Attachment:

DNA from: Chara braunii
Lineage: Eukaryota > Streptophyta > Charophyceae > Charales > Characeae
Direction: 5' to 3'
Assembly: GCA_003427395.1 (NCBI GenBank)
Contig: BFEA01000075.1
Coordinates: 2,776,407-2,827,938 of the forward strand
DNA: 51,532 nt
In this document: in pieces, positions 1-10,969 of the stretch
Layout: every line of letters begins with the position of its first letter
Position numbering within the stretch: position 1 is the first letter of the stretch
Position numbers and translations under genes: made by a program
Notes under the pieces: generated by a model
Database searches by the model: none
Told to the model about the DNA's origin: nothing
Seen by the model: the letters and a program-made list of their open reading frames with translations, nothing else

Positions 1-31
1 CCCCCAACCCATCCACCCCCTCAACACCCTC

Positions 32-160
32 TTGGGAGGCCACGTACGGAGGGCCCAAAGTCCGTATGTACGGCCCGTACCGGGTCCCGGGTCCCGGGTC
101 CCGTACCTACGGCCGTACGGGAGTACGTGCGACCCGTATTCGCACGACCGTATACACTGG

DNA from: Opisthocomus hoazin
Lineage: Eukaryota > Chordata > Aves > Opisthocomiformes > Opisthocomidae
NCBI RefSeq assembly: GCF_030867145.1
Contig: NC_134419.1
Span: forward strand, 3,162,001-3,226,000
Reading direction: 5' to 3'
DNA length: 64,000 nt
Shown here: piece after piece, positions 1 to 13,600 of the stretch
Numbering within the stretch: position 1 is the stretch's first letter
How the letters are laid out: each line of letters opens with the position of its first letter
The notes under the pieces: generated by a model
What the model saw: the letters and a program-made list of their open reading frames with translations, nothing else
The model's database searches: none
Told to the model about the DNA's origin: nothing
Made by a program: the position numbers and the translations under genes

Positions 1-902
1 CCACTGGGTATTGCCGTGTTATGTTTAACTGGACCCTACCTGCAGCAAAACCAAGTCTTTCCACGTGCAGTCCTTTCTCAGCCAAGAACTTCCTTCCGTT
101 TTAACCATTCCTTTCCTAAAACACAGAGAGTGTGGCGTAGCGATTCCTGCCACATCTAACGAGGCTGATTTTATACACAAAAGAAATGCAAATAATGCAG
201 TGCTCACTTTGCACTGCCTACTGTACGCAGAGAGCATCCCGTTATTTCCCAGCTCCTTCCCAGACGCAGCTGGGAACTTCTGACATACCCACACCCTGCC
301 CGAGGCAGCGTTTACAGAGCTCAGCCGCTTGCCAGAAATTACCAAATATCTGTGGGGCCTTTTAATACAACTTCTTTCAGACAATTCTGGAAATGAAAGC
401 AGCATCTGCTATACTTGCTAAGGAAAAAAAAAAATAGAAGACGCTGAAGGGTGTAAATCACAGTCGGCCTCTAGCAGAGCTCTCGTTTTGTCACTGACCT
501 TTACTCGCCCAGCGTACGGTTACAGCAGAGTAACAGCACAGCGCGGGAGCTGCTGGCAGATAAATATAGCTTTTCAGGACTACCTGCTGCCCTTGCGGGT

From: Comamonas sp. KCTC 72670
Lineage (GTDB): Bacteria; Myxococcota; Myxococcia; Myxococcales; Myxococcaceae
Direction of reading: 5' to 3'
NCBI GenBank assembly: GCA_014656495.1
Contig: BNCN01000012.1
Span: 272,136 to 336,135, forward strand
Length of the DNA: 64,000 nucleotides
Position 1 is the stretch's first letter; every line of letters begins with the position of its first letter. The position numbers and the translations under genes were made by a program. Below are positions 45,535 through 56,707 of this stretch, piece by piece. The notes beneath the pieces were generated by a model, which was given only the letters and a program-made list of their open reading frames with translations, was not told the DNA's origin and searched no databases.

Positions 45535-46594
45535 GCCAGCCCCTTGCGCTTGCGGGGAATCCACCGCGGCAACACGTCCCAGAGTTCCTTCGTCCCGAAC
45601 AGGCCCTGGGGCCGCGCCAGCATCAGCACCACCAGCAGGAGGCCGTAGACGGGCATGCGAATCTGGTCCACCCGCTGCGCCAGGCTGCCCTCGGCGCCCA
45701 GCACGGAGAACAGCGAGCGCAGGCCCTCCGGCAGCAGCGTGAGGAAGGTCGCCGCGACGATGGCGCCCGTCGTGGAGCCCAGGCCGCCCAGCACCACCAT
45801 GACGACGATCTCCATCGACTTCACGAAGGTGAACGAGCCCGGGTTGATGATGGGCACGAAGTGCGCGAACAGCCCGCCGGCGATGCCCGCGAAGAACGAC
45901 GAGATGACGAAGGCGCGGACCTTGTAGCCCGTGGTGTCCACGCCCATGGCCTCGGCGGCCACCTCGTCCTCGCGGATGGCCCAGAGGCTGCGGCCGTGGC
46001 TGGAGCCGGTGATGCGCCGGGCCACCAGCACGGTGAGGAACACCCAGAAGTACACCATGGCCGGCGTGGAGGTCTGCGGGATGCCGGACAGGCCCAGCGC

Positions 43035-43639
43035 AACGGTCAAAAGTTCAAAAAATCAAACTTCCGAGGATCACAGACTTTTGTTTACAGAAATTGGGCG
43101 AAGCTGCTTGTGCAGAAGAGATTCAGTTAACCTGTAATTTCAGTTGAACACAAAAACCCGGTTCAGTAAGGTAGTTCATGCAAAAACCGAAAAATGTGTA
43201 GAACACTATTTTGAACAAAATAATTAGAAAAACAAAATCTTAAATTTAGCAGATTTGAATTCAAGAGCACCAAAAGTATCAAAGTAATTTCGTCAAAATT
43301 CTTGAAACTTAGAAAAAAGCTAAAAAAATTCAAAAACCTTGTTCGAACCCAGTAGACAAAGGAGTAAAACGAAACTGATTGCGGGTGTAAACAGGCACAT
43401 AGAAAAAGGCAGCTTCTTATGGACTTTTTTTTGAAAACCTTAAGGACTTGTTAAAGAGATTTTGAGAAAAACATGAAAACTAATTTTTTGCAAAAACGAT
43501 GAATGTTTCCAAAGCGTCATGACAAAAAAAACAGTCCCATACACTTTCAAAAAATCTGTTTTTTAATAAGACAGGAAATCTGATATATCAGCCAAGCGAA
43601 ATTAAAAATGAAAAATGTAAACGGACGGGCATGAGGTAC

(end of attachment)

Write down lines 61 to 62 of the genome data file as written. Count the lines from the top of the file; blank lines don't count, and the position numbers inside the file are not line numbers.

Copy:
43201 GAACACTATTTTGAACAAAATAATTAGAAAAACAAAATCTTAAATTTAGCAGATTTGAATTCAAGAGCACCAAAAGTATCAAAGTAATTTCGTCAAAATT
43301 CTTGAAACTTAGAAAAAAGCTAAAAAAATTCAAAAACCTTGTTCGAACCCAGTAGACAAAGGAGTAAAACGAAACTGATTGCGGGTGTAAACAGGCACAT